Brad Berman for The New York Times
Spring is in the air, and Earth Day is just behind us. Apparently, that means it’s green car choosing season, at least for the people who take the time to determine such things. But with the list of more environmentally friendly cars and trucks at an all-time high, choosing the best one can be tough.
Kelley Blue Book and the American Council for an Energy-Efficient Economy tried to make the choice simple by doing the choosing for consumers. Four vehicles made Kelley Blue Book’s 10 Best Green Cars of 2013 list and the council’s Greenest Vehicles of 2013 list.
Kelley Blue Book and its online arm, KBB.com, which published the study, rates the values of new and used vehicles, and the council is a Washington-based nonprofit financed by foundations, electric utilities and state and federal agencies. Both companies use different methods to calculate a vehicle’s green credentials, so it isn’t surprising that only four vehicles showed up on both lists.
Here’s a summary of what KBB.com editors said about the four 2013 models that were on both lists:
Ford Focus Electric
With Ford’s four-door hatchback as its foundation, the Focus Electric starts with a leg up. Toss in some cool features and an advanced powertrain that pairs a 107-kilowatt electric motor with a liquid-cooled lithium-ion battery and the result is a fun, practical runabout.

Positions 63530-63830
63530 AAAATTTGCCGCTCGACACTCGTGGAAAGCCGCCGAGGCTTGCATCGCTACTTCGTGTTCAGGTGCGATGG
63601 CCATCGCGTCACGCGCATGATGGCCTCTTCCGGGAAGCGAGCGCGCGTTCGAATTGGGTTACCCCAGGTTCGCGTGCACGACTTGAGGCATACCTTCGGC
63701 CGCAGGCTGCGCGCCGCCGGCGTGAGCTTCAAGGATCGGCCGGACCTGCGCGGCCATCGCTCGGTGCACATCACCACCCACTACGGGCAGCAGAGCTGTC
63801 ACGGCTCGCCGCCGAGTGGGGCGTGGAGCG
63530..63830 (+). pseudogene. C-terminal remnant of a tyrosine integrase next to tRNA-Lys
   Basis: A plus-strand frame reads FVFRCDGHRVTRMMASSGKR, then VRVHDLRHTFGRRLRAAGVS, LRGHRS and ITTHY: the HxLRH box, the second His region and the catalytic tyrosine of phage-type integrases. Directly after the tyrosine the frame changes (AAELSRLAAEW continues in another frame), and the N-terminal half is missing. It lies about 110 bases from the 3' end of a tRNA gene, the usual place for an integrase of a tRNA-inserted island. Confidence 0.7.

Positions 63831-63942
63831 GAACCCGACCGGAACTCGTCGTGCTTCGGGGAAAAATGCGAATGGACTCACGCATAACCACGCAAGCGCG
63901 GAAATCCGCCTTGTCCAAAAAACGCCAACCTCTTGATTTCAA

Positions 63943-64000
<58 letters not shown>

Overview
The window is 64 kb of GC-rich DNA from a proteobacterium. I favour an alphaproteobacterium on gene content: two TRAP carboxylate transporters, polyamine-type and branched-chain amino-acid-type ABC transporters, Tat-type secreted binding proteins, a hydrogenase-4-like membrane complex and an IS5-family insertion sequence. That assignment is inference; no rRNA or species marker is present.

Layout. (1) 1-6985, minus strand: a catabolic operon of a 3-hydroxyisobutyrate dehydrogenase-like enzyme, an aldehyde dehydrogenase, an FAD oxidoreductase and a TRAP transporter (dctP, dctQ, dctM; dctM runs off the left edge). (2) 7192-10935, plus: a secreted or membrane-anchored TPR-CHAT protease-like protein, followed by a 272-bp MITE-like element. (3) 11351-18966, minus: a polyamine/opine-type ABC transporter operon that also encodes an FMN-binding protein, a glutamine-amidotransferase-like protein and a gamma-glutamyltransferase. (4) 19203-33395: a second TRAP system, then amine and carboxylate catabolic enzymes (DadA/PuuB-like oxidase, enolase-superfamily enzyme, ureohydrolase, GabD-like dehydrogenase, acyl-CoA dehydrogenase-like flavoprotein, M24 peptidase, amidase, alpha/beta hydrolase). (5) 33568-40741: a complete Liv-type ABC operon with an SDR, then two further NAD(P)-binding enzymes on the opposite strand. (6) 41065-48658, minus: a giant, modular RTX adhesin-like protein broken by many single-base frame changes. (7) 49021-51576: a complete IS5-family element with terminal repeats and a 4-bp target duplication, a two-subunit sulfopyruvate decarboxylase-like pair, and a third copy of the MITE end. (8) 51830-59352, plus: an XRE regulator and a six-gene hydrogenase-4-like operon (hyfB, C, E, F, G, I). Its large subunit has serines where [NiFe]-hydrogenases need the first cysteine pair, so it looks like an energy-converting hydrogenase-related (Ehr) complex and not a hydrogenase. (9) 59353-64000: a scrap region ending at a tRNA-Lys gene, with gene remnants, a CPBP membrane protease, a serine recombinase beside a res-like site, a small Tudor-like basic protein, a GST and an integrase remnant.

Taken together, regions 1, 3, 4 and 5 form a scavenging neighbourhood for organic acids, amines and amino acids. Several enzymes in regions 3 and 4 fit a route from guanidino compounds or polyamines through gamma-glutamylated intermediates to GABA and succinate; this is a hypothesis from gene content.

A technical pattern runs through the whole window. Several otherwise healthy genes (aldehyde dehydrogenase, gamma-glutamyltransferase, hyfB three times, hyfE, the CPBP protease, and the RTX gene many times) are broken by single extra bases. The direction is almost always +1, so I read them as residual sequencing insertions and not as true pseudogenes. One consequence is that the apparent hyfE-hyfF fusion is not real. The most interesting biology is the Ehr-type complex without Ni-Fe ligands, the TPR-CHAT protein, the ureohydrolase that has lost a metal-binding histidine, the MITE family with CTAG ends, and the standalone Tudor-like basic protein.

Honda Fit EV
The Fit EV shares most interior and exterior bits with its gas-powered counterpart. Though only 1,100 units will be produced, the lease-only Fit EV impresses as one of the most powerful and energy-efficient electric vehicles available.
Toyota Prius Plug-in Hybrid
With a combined fuel economy rating of 50 miles per gallon, it’s hard to believe that anything can top the Toyota Prius. Enter the Prius Plug-in, which adds 11 miles of all-electric driving.
Volkswagen Jetta Hybrid
The first gas-electric Jetta is a fun-to-drive European sedan that returns 45 combined m.p.g. and starts under $26,000. The Jetta Hybrid is a triple threat that lets you go green and have fun.
Ford’s C-Max was on both lists as well, but each organization chose a different version of the car. The C-Max Energi (a plug-in hybrid) was on the KBB.com list, and the regular C-Max hybrid was on the council’s list.
In an e-mail, KBB.com said it made its choices for their “standout mix of efficiency, range, innovation, affordability and overall appeal, as judged by the KBB.com editors.” The Nissan Leaf took the No. 1 slot “based in large part on its affordability,” while the premium-priced Tesla Model S came in second “on the strength of its desirability, surprising refinement and the longest range of any all-electric.”
The council’s method seems more scientific and holistic. It considers the emissions associated with a vehicle’s full life cycle — from manufacturing to disposal – and the fuel it uses, whether gasoline or electricity. The final calculation includes emissions from electricity generation used to recharge electric vehicle batteries as well as emissions involved in transporting petroleum.
All the vehicles on the KBB.com list are either hybrids, full electrics or plug-in hybrids. On the council’s list, the only nonhybrid and nonplug-in vehicles were the Scion IQ and Smart Fortwo (convertible and coupe).